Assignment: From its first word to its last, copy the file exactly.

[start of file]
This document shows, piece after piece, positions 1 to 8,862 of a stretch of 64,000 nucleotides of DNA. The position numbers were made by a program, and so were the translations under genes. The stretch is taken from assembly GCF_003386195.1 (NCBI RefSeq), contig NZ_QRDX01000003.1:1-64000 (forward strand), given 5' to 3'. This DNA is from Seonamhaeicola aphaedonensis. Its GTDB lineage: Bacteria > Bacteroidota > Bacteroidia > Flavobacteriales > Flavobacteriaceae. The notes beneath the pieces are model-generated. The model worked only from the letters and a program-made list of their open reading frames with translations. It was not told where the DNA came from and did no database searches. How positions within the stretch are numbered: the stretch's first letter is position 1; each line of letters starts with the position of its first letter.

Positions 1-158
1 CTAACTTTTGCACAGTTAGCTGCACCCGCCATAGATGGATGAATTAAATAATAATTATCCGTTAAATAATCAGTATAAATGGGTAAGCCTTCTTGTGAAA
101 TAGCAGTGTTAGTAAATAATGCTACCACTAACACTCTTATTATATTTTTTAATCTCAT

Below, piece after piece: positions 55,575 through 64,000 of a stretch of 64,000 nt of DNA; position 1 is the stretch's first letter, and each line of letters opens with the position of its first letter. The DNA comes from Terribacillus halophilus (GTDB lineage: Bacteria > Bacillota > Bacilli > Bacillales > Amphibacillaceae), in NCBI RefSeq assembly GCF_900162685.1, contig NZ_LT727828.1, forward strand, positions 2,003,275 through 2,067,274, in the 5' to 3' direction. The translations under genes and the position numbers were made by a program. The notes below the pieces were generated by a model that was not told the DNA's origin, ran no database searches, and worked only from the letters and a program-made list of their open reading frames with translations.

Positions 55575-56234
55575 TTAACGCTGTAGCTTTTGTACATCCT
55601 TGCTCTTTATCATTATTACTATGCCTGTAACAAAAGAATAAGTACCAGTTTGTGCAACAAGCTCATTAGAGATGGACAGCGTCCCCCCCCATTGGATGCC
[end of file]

This document shows, piece after piece, positions 1 to 8,862 of a stretch of 64,000 nucleotides of DNA. The position numbers were made by a program, and so were the translations under genes. The stretch is taken from assembly GCF_003386195.1 (NCBI RefSeq), contig NZ_QRDX01000003.1:1-64000 (forward strand), given 5' to 3'. This DNA is from Seonamhaeicola aphaedonensis. Its GTDB lineage: Bacteria > Bacteroidota > Bacteroidia > Flavobacteriales > Flavobacteriaceae. The notes beneath the pieces are model-generated. The model worked only from the letters and a program-made list of their open reading frames with translations. It was not told where the DNA came from and did no database searches. How positions within the stretch are numbered: the stretch's first letter is position 1; each line of letters starts with the position of its first letter.

Positions 1-158
1 CTAACTTTTGCACAGTTAGCTGCACCCGCCATAGATGGATGAATTAAATAATAATTATCCGTTAAATAATCAGTATAAATGGGTAAGCCTTCTTGTGAAA
101 TAGCAGTGTTAGTAAATAATGCTACCACTAACACTCTTATTATATTTTTTAATCTCAT

Below, piece after piece: positions 55,575 through 64,000 of a stretch of 64,000 nt of DNA; position 1 is the stretch's first letter, and each line of letters opens with the position of its first letter. The DNA comes from Terribacillus halophilus (GTDB lineage: Bacteria > Bacillota > Bacilli > Bacillales > Amphibacillaceae), in NCBI RefSeq assembly GCF_900162685.1, contig NZ_LT727828.1, forward strand, positions 2,003,275 through 2,067,274, in the 5' to 3' direction. The translations under genes and the position numbers were made by a program. The notes below the pieces were generated by a model that was not told the DNA's origin, ran no database searches, and worked only from the letters and a program-made list of their open reading frames with translations.

Positions 55575-56234
55575 TTAACGCTGTAGCTTTTGTACATCCT
55601 TGCTCTTTATCATTATTACTATGCCTGTAACAAAAGAATAAGTACCAGTTTGTGCAACAAGCTCATTAGAGATGGACAGCGTCCCCCCCCATTGGATGCC